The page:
If you visit Naples once, you can’t just go back to your daily grind and put that extraordinary experience behind you. This city has a way of getting under your skin like no other place on earth can. Whenever you find yourself in Naples, you know that you will be spoilt for choice and that there are certain obvious options as for places to see and things to do. We have already provided you with a list of unusual and free sightseeing options, which you seemed to enjoy. That’s why we are back with a second snap guide to the beauty of Naples, focusing now on what to do and where to if you are on a budget. Are you here on a business trip and your firm was adamant about only paying for your work-related activities and is not willing to cough up one extra cent for your leisure time? Try our tips on things to do for free, but don’t forget to bring along your smartphone, so that you can use it to hunt for a new job online as you commute from one place to another.
1. Castel dell’Ovo: the symbol of Naples
Ok, actually Mount Vesuvius is more likely to be internationally perceived as the symbol of Naples, but this ancient castle was built on the spot where the first settlement was born in the VII Century BC, that later became the city of Naples. The peninsula of Megaride was originally an island, where Greek travellers from Cumae founded the first nucleus of the original Parthenope. The castle itself dates back to the XII century, when the Anjou family turned what had formerly been a roman villa and a monastery into a fortification. The name Castel dell’ovo – literally egg castle is tied to a colourful local legend, according to which the poet Virgil, who was also a renowned sorcerer, had a magical egg put in the foundations of the building. As long as the egg remains intact, the legend says, the castle will stand, but if the egg is ever broken, the castle will be destroyed and all sorts of catastrophic events will befall the city of Naples. The castle can be visited for free and it offers a unique view over the city and the gulf.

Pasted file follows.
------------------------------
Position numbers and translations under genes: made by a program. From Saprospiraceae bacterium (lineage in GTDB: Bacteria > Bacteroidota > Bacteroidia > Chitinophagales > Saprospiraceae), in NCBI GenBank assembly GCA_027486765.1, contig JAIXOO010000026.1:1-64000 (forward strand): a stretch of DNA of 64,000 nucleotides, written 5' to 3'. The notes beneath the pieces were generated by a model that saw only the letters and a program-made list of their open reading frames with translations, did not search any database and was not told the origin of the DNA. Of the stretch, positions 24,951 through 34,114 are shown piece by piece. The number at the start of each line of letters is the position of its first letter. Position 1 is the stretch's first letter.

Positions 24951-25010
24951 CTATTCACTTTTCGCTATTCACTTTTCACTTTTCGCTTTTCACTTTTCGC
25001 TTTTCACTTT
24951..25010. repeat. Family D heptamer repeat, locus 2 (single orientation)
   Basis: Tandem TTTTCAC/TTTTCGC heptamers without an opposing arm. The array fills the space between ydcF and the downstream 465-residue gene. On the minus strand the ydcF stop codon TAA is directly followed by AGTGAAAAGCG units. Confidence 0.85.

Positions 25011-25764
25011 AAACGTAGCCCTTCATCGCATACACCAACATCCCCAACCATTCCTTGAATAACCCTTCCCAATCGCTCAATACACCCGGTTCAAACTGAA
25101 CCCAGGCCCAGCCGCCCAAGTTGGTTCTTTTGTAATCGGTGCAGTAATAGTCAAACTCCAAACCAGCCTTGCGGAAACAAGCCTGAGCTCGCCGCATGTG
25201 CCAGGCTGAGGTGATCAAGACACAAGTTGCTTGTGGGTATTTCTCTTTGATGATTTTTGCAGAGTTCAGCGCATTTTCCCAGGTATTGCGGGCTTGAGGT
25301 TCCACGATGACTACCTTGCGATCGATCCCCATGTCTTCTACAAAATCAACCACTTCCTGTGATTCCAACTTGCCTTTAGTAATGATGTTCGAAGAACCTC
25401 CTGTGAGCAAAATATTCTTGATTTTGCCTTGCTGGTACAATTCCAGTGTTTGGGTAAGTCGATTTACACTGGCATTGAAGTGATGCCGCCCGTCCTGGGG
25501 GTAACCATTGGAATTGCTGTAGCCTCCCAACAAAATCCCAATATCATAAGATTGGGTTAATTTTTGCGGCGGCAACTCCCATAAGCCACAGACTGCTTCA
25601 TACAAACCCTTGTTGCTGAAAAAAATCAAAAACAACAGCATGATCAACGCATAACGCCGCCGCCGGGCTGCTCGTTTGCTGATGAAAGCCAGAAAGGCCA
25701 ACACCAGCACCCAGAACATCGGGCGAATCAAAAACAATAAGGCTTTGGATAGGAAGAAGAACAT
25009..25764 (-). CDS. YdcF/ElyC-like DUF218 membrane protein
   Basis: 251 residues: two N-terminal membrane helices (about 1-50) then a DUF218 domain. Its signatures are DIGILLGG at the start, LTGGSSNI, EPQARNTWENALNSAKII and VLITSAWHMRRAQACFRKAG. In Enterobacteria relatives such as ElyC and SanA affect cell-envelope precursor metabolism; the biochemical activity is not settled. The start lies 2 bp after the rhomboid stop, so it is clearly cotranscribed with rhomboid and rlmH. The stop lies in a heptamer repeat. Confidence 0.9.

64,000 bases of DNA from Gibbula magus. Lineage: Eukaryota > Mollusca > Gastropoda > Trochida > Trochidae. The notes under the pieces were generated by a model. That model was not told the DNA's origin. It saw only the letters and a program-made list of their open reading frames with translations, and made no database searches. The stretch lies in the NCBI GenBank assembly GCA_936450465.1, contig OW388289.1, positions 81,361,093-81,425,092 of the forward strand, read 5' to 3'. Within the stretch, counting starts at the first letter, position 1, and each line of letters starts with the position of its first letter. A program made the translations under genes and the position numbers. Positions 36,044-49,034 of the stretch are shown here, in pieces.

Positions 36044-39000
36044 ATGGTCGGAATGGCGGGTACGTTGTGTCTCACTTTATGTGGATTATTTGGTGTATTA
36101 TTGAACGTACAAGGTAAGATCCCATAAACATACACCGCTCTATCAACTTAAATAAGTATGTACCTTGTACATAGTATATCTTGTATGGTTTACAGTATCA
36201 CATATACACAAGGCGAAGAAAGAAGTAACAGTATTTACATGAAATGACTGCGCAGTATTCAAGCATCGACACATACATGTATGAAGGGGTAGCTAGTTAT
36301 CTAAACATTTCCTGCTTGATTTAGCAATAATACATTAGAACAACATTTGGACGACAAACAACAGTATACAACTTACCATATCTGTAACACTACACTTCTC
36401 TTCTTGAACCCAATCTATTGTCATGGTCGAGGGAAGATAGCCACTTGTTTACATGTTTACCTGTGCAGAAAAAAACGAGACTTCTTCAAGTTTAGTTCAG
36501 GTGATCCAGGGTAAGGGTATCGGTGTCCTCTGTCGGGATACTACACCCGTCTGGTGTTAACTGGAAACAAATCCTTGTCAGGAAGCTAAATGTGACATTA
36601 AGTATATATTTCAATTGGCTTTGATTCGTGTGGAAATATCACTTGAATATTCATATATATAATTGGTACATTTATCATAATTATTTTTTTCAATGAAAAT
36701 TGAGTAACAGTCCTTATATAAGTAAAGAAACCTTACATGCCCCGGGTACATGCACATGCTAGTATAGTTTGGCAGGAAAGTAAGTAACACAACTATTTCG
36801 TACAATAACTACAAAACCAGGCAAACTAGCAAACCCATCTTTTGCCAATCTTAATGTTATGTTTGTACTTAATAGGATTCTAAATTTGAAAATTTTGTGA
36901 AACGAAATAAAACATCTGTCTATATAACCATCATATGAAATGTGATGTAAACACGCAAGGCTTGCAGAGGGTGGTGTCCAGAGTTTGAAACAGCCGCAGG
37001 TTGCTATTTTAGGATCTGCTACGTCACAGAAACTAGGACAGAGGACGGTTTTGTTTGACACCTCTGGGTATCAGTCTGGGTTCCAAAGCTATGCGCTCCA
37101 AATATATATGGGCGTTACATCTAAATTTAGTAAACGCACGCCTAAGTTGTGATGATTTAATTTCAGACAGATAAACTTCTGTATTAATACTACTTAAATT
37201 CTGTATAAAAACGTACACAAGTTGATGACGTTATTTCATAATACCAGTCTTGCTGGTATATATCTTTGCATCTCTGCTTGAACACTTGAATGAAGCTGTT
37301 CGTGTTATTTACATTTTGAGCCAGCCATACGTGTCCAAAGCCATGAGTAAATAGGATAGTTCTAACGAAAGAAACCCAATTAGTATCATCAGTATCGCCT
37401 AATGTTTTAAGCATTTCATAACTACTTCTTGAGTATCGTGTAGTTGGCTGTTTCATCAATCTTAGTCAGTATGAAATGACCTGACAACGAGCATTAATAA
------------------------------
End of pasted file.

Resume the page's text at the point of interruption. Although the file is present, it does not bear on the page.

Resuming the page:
2. Visit Virgil’s tomb, which is not Virgil’s actual tomb
Since we are on the subject of Virgil, it should be pointed out that he deserves to be remembered for something more than his alleged belief in the protective magical powers of eggs. Such as his impressive body of literary work, for instance. If you wish to pay your respect to one of the most influential writers in human history, you can explore the park behind the Church of Santa Maria di Piedigrotta, at the foot of the Posillipo hill. It should be pointed out that the Augustan era tomb you will find here is not, as it was once thought to be, the actual burial place of the poet Publius Vergilius Maro. We have no knowledge as to where his mortal remains were actually laid to rest, but what we do know is that he spent his happiest years in the city, that he loved it immensely and that, although it died in the Apulian city of Brindisi, it was his firm wish to be buried in his adored Parthenope. What you will experience is a beautiful and quiet spot, mere minutes from the hustle and bustle of the city, where a pre-christian burial place will make you ponder life, death and the meaningfulness of human effort. While you are in the area, it is also worth looking for the entrance to the so called Crypta Neapolitana, a long underground tunnel that was used to connect the city of Naples with the nearby Campi Flegrei in roman times.
3. Naple’s Duomo and the blood of St. Januarius